Connecticut Mercantile and Retail Poster
The Connecticut Mercantile and Retail is a general labor law poster poster by the Connecticut Department Of Labor. This poster is mandatory for some employers, including employers who are in mercantile trade or retail.
This poster must be posted in a conspicuous place where all employees will see it that are in the mercantile trade or retail industry. This poster describes minimum wages that must be paid to regular workers as well as handicapped workers. This poster also describes penalties to employers for violating this law.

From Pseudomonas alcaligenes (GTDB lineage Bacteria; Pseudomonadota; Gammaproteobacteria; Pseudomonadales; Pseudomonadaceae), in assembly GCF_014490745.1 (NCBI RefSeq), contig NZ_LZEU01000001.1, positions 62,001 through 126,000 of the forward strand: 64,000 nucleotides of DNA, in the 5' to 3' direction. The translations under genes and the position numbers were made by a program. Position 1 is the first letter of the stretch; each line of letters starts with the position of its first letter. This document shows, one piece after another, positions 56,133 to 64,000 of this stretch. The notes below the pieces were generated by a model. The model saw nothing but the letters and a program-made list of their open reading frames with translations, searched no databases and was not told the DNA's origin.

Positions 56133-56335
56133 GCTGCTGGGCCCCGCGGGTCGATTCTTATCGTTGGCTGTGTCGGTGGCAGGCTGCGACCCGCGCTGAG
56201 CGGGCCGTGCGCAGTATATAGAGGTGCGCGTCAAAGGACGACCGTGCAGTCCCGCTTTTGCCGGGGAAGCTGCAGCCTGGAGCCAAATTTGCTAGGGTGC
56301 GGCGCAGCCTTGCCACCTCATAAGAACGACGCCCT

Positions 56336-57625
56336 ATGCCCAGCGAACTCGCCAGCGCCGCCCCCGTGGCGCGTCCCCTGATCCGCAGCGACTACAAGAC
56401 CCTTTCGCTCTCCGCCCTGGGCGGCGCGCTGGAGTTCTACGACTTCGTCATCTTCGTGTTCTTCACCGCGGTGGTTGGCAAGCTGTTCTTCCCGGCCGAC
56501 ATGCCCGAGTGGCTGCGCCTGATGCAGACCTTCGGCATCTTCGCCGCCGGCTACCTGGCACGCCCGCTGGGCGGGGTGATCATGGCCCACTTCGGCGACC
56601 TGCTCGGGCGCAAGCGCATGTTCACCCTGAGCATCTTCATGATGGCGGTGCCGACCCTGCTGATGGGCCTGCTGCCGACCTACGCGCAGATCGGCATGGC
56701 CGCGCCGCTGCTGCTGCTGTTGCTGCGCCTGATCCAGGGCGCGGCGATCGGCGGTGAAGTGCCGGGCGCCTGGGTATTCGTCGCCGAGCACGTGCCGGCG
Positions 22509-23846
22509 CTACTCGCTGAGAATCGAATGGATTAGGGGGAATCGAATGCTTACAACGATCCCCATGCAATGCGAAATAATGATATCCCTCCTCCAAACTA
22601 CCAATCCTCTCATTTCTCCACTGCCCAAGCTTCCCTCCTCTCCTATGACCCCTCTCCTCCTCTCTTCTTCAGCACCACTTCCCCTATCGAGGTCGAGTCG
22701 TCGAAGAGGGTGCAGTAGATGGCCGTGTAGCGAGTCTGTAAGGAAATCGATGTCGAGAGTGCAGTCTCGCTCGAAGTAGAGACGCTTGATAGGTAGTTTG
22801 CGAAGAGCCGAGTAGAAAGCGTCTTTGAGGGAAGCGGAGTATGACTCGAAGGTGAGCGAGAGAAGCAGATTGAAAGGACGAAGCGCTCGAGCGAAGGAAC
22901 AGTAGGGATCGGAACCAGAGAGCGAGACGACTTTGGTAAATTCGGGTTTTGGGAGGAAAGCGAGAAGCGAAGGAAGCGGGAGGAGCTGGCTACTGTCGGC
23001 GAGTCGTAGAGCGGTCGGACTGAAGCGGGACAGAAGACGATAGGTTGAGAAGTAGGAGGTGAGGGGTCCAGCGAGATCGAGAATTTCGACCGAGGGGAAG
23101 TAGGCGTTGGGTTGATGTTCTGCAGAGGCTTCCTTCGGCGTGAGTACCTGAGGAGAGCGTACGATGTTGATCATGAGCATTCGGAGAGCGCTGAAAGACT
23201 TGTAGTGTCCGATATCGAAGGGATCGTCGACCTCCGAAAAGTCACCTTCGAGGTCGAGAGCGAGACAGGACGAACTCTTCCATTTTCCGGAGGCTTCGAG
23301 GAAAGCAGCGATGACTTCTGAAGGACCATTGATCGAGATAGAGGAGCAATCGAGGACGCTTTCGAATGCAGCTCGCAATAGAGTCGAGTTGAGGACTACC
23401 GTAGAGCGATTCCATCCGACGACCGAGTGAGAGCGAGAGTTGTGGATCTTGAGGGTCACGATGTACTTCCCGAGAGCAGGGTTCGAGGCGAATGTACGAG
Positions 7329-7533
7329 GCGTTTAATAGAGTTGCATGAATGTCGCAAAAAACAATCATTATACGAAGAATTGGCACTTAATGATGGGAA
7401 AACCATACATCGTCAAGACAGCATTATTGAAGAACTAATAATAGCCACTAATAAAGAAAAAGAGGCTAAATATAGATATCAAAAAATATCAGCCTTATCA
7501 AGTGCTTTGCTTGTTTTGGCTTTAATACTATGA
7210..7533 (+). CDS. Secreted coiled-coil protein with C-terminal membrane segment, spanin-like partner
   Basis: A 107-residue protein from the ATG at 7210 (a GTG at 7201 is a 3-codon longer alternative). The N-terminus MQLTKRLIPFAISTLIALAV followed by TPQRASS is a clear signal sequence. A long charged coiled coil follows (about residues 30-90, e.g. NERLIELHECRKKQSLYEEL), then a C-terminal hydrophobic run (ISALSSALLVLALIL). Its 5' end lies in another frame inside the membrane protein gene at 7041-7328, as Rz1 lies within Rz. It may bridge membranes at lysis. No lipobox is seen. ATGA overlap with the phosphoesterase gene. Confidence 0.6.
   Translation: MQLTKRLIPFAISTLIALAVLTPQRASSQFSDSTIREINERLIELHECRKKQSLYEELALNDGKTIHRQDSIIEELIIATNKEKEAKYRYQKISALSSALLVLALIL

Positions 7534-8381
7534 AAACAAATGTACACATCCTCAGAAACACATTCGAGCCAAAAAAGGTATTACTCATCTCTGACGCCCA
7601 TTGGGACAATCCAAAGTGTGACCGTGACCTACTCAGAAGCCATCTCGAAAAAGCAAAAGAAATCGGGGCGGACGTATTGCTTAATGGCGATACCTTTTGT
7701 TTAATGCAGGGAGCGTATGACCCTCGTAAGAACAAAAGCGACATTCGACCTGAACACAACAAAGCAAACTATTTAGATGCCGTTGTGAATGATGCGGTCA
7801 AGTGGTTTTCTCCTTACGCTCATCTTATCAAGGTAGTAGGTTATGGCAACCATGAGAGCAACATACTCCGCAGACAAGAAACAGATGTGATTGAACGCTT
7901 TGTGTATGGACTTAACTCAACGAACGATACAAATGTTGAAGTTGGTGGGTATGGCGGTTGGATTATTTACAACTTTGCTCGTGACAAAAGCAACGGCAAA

CT All-In-One Labor Poster: Instead of printing out dozens of posters, employers can also purchase an all-in-one poster that covers both Connecticut and Federal poster requirements by clicking here .